Listen to this. Listen to the sheer epic awesomeness of it. And then remind yourself that it was recorded while Freddie Mercury was dying. And still, as a dying man, still had that voice. This is my Queen. This is the Queen I wish was still with us.


Day 25: A song I like by an artist no longer living.

Never Mind, Leonard Cohen.

How can a guy in his early 80s still produce a work as seamlessly coherent, contemporary and damn well gripping as this? Cohen was a poetic and musical genius who only got better as he got older, as his voice sunk and deepened and widened into a bed of gravel, as his attentions turned away from lost loves and focussed upon the underlit grimness of his un-travelled paths. Two years after this, Cohen was dead at the age of 82. Just after releasing his final slice of brilliance,  the black-as-pitch You Want it Darker. What a loss.


Day 26: A song that makes me want to fall in love.

My Baby Just Cares for Me, Nina Simone

Just a beautiful, beautiful song about love, acceptance, and happiness.


Day 27: A song that breaks my heart.

Waltz #2, Elliott Smith

Everything Elliot Smith recorded was just awash in sadness. After his suicide, many of his lyrics were thrown into sharp relief, as if he was using them to reach out for help that never arrived. I’m not a firm adherent to the belief that there is no line between art and artist– I’ve written too many stories about subjects in which I have no personal experience– but the loneliness and hopelessness in this ballad of love-slipped-past just creases me over every time.


Day 28: A song by an artist whose voice I love.

Ode to My Family, The Cranberries

The Irish accent. The voice, so simultaneously fragile and whipcord strong. The lilt. The wild, wolf-like yodels and howls that haunt the background of their songs. Dolores O’Riordan has the most sublime voice in pop. Siiiiiiggghhhh……


Day 29: A song I remember from my childhood.

I’m The Urban Spaceman, The Bonzo Dog Doo-Dah Band

I don’t know where I first heard the Bonzos, but I was more than aware of them before I saw Neil Innes sing this on the Monty Python Live at the Hollywood Bowl video in early 1984. I’ve been an avid fan my whole life. There’s a peculiarly English eccentricity to the band’s material, but listen closely, and there’s an absurdist observation of everyday life that I find gripping and beautifully astute.


Day 30: A song that reminds me of myself.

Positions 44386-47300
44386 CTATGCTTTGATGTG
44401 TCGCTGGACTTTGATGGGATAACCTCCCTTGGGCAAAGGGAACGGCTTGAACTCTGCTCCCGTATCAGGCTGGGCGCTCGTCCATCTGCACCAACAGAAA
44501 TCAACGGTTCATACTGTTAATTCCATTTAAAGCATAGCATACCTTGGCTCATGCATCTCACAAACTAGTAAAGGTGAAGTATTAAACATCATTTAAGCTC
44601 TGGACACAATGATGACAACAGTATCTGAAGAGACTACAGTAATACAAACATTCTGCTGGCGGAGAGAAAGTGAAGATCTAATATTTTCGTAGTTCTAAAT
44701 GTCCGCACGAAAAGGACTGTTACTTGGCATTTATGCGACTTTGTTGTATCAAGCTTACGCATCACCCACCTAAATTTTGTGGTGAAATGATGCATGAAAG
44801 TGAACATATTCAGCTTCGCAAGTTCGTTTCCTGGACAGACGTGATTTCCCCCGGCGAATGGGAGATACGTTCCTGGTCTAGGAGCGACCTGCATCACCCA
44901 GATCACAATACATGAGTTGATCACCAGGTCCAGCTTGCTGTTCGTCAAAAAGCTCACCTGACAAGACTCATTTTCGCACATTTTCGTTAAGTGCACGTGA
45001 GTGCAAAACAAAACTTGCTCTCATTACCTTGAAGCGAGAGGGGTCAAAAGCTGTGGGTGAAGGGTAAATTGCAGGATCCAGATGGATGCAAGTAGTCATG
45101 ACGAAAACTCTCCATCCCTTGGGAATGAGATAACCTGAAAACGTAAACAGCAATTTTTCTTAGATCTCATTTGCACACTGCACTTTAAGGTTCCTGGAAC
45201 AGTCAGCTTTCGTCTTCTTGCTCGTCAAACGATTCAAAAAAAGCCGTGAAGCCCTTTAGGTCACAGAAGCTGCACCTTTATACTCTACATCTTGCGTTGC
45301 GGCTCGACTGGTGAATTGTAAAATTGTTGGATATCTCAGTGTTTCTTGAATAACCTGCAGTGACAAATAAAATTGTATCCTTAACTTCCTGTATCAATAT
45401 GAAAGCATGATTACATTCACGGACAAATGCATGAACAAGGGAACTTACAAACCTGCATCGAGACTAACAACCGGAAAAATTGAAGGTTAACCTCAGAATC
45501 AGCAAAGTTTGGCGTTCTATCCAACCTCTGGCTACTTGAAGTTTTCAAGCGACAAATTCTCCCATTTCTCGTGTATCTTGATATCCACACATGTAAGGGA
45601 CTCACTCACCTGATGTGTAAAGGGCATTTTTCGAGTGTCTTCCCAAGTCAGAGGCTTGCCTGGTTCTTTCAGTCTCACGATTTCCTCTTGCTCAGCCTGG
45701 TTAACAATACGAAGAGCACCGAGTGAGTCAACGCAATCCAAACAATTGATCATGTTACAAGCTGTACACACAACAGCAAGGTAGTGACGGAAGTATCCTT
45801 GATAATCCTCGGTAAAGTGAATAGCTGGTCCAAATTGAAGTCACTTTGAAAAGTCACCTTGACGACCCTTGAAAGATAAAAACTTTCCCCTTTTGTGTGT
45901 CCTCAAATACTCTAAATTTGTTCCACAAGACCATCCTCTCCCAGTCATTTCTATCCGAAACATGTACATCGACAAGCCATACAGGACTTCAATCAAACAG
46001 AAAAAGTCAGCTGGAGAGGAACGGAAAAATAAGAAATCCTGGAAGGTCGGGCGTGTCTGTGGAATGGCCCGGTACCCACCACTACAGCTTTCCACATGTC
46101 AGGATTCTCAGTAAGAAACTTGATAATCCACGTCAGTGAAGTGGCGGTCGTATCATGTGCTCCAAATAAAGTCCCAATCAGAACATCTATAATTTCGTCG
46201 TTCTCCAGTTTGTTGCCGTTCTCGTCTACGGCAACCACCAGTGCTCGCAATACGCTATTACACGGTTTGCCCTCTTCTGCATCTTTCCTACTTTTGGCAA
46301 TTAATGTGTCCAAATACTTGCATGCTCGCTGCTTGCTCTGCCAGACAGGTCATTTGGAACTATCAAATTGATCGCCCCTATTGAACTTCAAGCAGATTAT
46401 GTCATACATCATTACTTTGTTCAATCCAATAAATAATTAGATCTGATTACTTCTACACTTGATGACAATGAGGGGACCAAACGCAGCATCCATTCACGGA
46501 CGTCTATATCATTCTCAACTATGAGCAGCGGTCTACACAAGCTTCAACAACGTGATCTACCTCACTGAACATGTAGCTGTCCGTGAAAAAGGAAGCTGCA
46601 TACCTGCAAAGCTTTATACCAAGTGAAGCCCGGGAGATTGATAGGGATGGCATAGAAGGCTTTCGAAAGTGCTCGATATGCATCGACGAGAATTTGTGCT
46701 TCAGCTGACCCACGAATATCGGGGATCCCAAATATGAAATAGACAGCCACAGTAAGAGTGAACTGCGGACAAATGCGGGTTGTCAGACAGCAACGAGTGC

Johnny the Horse, Madness

And how else could I end, but with my favourite song from the band that remains my lifelong love. This song resonates with me so much that I’ve utilised the opening stanza for my long-running blog The Battersblog.




And if you missed it up the top of the post, check out days 1-15 here.



There’s a meme that’s been floating around Facebook lately, asking people to list 30 songs over 30 days. Each song comes with a subject, and the object is to list a song under that subject.

Honestly, I’d have forgotten what I was doing by about day 4, so I’m just going to list them all in two long lists, and then you’ll have a ready-made playlist of songs about colours, drugs, childhood, weddings, and more for your summer holidays this year.

Are you sitting comfortably?

Song Challenge

DAY 1: A Song with a colour in the title.

The Power of Orange Knickers, Tori Amos

I could have picked any number of songs to start this little journey with, but I thought I’d set the tone by picking something a little obscure, and a little away from the run of the mill. Tori Amos has a heavenly voice, and her lyrics skirt a fine line between fragile and proud. There’s nobody quite like her in modern pop music. This track, from her underrated 2005 album The Beekeeper, is close to my favourite track from the album.


DAY 2: A song with a number in the title.

One Angry Dwarf and 200 Solemn Faces, Ben Folds Five

If there’s a song that sums up my High School years, and how I view the idea of ever attending a school reunion, it’s this one. A perfect slice of outsider pop.


DAY 3: A song that reminds me of summertime.

The Party, Uncanny X-Men

Unless you were around in the 80s, it’s hard to explain The Uncanny X-Men. Imagine you threw a bunch of musical instruments and face paint into a paddling pool filled with hyperactive, drunk, toddlers with a collective reading age of about 6…. they’re the embodiment of the decade that taste forgot. As a teenager in Rockingham, their album ‘Cos Life Hurts was on high rotation over the summer of 85/86, and this song is still the one that brings me back to summers on the beach, bombying off the jetty, tyre-fire parties at Long Point on a Friday night, West Coast coolers….. good times.


DAY 4: A song that reminds me of someone I’d rather forget.

Another First Kiss, They Might Be Giants